Gambling on the High Seas (1940)

56 mins | Drama | 22 June 1940

Director:

George Amy

Writer:

Robert E. Kent

Cinematographer:

L. W. O'Connell

Production Designer:

Hugh Reticker

Production Company:

Warner Bros. Pictures, Inc.
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HISTORY

The working title of this picture was Floating Trouble . A HR production chart erroneously identified art director Hugh Reticker as an assistant director. A news item in HR notes that the film was shot on location in San Pedro, CA. Reviews note that this picture was loosely based on the true story of law enforcement efforts to close a gambling ship beyond the three mile limit of national ... More Less

The working title of this picture was Floating Trouble . A HR production chart erroneously identified art director Hugh Reticker as an assistant director. A news item in HR notes that the film was shot on location in San Pedro, CA. Reviews note that this picture was loosely based on the true story of law enforcement efforts to close a gambling ship beyond the three mile limit of national waters. More Less

GEOGRAPHIC LOCATIONS
BIBLIOGRAPHIC SOURCES
SOURCE
DATE
PAGE
Daily Variety
5 Feb 40
p. 3.
Hollywood Reporter
26 Aug 39
p. 7.
Hollywood Reporter
1 Sep 39
p. 4.
Hollywood Reporter
2 Sep 39
pp. 6-7.
Hollywood Reporter
5 Feb 40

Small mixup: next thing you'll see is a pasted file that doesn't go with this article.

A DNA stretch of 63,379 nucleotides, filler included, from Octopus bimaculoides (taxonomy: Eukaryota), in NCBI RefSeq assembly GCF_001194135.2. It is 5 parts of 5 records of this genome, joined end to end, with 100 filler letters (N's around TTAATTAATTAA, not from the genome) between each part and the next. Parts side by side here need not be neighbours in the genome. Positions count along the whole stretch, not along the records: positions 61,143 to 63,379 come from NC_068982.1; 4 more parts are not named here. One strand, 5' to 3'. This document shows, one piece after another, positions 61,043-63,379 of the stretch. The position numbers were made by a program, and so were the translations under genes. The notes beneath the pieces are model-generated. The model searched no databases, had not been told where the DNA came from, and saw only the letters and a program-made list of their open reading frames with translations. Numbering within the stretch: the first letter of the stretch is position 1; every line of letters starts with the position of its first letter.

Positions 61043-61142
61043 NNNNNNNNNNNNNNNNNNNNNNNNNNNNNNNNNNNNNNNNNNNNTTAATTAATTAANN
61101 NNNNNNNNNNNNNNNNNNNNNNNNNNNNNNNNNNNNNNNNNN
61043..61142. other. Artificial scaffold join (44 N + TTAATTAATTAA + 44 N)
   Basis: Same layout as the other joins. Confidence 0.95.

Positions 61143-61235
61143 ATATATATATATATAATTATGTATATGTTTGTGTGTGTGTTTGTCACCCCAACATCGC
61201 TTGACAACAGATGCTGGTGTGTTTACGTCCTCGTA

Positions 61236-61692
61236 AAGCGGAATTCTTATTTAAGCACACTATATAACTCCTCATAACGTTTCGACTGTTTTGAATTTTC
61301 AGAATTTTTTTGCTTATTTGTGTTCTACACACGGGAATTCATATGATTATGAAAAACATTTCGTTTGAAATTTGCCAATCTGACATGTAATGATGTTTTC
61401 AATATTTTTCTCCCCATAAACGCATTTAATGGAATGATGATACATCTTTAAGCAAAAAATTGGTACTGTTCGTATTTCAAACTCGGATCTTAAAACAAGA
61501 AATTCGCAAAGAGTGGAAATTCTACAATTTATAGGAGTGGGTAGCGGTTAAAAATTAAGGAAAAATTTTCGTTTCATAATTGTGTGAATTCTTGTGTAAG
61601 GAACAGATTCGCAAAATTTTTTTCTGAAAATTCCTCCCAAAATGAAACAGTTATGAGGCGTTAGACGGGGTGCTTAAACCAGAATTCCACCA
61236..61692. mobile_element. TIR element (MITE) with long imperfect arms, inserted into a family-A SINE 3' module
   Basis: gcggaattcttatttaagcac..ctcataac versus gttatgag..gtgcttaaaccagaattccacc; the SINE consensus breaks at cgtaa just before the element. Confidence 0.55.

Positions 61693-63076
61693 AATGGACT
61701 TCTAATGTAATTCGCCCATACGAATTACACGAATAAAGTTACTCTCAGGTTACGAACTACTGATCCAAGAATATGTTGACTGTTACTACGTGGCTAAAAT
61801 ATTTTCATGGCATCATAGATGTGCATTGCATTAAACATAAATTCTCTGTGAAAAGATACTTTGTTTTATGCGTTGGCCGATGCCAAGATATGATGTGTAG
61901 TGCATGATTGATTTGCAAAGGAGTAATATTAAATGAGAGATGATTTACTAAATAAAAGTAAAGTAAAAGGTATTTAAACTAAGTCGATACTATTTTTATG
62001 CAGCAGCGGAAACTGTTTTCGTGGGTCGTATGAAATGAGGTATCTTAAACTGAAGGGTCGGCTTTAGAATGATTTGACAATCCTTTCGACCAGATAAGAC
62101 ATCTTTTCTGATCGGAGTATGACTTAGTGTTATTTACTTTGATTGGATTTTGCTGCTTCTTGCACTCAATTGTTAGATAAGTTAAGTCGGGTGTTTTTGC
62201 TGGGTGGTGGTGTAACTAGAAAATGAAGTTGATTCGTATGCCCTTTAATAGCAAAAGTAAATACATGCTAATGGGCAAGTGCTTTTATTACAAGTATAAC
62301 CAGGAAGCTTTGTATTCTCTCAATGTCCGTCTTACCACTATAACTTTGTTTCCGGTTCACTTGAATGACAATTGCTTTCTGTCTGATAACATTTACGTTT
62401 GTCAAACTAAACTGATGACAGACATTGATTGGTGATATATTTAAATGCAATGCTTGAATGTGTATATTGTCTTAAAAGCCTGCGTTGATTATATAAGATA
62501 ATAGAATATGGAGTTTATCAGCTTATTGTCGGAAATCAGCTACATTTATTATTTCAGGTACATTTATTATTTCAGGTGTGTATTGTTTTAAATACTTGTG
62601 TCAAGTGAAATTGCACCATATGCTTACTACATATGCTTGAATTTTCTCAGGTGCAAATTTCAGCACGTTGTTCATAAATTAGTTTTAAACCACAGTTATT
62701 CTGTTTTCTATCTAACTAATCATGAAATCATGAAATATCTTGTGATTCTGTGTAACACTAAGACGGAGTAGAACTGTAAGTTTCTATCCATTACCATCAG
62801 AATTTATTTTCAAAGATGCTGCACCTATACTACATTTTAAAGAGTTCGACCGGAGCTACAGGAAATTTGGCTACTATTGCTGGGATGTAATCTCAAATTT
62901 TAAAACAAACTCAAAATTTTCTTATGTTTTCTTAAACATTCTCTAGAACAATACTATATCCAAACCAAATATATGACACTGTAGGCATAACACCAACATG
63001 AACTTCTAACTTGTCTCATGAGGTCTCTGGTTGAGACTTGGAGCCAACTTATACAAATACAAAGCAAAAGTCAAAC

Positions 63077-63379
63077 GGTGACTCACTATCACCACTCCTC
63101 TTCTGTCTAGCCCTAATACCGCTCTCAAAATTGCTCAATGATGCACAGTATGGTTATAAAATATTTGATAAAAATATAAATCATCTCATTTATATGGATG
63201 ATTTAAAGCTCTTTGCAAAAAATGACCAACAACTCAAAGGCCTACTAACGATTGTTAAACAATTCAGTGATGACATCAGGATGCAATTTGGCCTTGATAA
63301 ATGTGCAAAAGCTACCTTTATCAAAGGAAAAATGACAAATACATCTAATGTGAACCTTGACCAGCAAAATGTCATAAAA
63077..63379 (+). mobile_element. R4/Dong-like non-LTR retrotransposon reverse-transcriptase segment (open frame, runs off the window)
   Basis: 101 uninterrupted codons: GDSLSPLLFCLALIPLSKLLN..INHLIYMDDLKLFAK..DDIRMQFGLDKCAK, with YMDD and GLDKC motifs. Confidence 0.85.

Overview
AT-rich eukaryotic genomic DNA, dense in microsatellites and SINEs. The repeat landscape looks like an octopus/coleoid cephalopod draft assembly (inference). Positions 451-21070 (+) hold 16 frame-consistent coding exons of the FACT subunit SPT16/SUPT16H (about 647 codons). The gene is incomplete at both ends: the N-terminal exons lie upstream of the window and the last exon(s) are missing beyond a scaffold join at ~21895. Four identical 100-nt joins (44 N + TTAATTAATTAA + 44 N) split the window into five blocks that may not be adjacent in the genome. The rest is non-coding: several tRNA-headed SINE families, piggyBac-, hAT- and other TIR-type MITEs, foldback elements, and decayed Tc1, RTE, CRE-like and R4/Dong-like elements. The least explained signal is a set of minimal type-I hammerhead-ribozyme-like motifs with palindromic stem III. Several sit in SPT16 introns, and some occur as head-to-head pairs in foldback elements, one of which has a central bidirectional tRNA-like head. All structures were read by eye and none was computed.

p. 3.
Variety
31 Jul 40
p. 14.
CAST
PRODUCTION CREDITS
NAME
PARENT COMPANY
PRODUCTION COMPANY
PRODUCTION TEXT
A Warner Bros.--First National Picture
DISTRIBUTION COMPANY
NAME
CREDITED AS
CREDIT
DIRECTORS
Dial dir
PRODUCERS
Exec prod
Exec prod
Assoc prod
WRITERS
From an idea by
PHOTOGRAPHY
ART DIRECTOR
Art dir
FILM EDITOR
COSTUMES
DETAILS
Alternate Title:
Floating Trouble
Release Date:
22 June 1940
Production Date:
late August--mid September 1939
Copyright Claimant:
Warner Bros. Pictures, Inc.
Copyright Date:
22 June 1940
Copyright Number:
LP9720
Physical Properties:
Sound
Black and White
Duration(in mins):
56
Length(in reels):
6
Country:
United States
PCA No:
5753
SYNOPSIS

To escape the crackdown on casinos, gambling czar Greg Morella moves his operations to the ship Sylvania , anchored three miles off the coast of New England, safe from federal and local police. Mingling with the suckers aboard Morella's ship is reporter Jim Carver, who lulls the gangster into believing that he is his ally. Jim wins the enmity of Max Gates, Morella's trigger man, when he wonders if Gates's embittered girl friend will meet the inexplicable death that befell her predecessor. Soon after, Larry Brill, Morella's crooked manager, begs Gates to help him escape before Morella has him eliminated for embezzlement. Gates arranges for Brill to leave the ship with two policemen after Brill gives him authorization to remove $25,000 from a safe deposit box. After the panic sticken manager leaves the boat, however, Gates informs Morella, who orders Frank and Louie, his hired thugs, to kill Brill. After the murder of Brill, Jim becomes determined to expose Morella, and forces a confession from Gates by convincing him that he will be indicted for the death of his wife unless he testifies against Morella. Before the police can arrest Morella, the secretary to the district attorney turns Gates's written confession over to the gangster, who orders Gates's murder. Refusing to accept defeat, Jim convinces Morella's secretary, Laurie Ogden, with whom he has fallen in love, to tell what she knows to the police. The information enables the police to stage a raid on the Sylvania , and in the confusion, Jim and Laurie take photographs of the crooked gambling devices used on the ship. They return safely ashore with ... +